Pen for scale, but it did not work because
I did not want to get closer.

Jaguars are present but rarely seen, partly because they're active primarily at dawn and dusk, partly because they typically avoid humans.

Crocodiles are also present.

Oh, some monkeys have a disturbing pastime: pooping on hapless tourists.

The tour guide was almost too knowledgeable. He spoke at length without coming up for air (or questions), but I forced some through and he was happy and able to answer. 

Facts I learned and liked:

  • the site dates back to around 800 BCE 
  • it features six large temples and many smaller structures
  • the site was abandoned around 950 CE
  • the site was buried by the jungle and rediscovered in 1848, though I read that locals never forgot it (but didn't go there because it was remote)
  • Temple 3 is the newest structure in Tikal, built around 810 CE; it's mostly covered by flora
  • life at Tikal revolved almost exclusively around worshipping the gods; we did not hear of any leisure activities
  • the Spanish never reached Tikal but other indigenous factions conquered Tikal (twice, I believe)
  • some structures are still buried by the jungle because excavation is a complex, expensive process
  • if not maintained, the jungle would reclaim the site within 10 years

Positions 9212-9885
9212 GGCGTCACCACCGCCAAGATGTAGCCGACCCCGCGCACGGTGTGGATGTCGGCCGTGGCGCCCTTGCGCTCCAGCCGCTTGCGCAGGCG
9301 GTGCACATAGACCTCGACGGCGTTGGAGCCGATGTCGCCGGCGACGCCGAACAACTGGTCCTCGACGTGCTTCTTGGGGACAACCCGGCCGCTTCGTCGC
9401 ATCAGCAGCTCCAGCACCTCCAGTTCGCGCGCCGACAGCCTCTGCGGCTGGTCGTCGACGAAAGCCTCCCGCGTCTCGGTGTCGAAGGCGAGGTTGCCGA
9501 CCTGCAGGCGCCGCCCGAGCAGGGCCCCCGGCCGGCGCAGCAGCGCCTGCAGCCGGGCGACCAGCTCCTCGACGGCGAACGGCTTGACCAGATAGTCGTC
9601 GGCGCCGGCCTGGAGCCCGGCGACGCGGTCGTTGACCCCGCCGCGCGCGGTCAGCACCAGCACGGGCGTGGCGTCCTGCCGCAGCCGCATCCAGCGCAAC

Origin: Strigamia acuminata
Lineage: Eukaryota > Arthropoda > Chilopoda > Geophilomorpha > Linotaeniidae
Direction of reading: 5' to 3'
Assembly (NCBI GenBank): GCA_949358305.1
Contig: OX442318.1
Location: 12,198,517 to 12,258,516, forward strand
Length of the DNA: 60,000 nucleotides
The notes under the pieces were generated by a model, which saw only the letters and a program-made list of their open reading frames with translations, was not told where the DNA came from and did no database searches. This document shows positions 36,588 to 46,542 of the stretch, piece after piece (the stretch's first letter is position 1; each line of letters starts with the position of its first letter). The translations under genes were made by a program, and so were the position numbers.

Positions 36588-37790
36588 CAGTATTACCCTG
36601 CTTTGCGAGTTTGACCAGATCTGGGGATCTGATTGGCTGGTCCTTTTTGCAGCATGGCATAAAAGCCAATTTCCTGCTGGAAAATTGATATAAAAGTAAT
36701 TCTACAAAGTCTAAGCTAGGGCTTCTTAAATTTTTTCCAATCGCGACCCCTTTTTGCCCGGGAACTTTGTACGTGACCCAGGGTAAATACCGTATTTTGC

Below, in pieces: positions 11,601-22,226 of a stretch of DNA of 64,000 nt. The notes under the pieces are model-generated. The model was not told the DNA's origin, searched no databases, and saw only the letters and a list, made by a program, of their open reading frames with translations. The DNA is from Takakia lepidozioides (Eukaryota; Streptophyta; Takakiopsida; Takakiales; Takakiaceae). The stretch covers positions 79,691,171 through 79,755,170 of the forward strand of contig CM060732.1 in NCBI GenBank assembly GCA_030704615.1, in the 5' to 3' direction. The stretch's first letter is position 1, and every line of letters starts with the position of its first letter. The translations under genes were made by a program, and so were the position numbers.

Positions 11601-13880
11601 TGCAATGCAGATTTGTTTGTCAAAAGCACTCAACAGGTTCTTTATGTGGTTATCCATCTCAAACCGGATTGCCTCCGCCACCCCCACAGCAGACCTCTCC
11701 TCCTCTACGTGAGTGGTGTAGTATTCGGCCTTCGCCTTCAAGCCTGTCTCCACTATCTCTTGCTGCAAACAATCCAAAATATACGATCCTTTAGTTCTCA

• within the next 20 years, the government may stop allowing visitors to climb the temples 

The geekiest fact:

A Rebel Base shown in Star Wars: A New Hope was shot at Tikal (on Temple 4, which is the biggest, and which we climbed via wooden stairs but could not photograph due to the jungle around it). In the scene, you can see (from closest to farther) Temples 3, 2, and 1.

My awkward, fourth-wall-breaking recreation:

I was a bit surprised that the gift shops at Tikal don't take advantage of that (or, if they did, I didn't notice in my passing glance). If they marketed this, even sold Rebel helmets so people could recreate the pose from the movie (as I awkwardly did, helmetless), I bet they'd make a killing. But then, this is Tikal. As beloved as Star Wars is, does a breathtaking ancient civilization need a sci-fi movie to boost its draw?

Selective glimpses

An "apartment" (really just a small room) in the royal residence complex:

A bed for a couple, with a smaller bed (the ledge above) for a baby; they were softened with leaves:

A throne; to approach the ruler sitting here, people would have to climb stairs, kneeling on each one, and to leave, they descended the stairs…while still facing the ruler:

A ballcourt for a sport that was (as with most else) really about appeasing the gods:

Temples and other haunting and breathtaking structures:

Walking these grounds gave me an old familiar feeling. Until just before lunch, I didn't crave food…but all day I was hungry for the impossible chance to see the past in the past. To be at Tikal 1,000 years ago, at its peak, pulsating with color (the temples were painted reds and perhaps other shades) and teeming with people. 

Those people would, I imagine, have lived most of their lives in fear, but today Tikal seems at peace. If ghosts are there, they were as hard to detect as the jaguars, perhaps captivated into silence by Tikal's beauty, as I often was.

Though something I saw just before leaving may have been a colorful message from the beyond…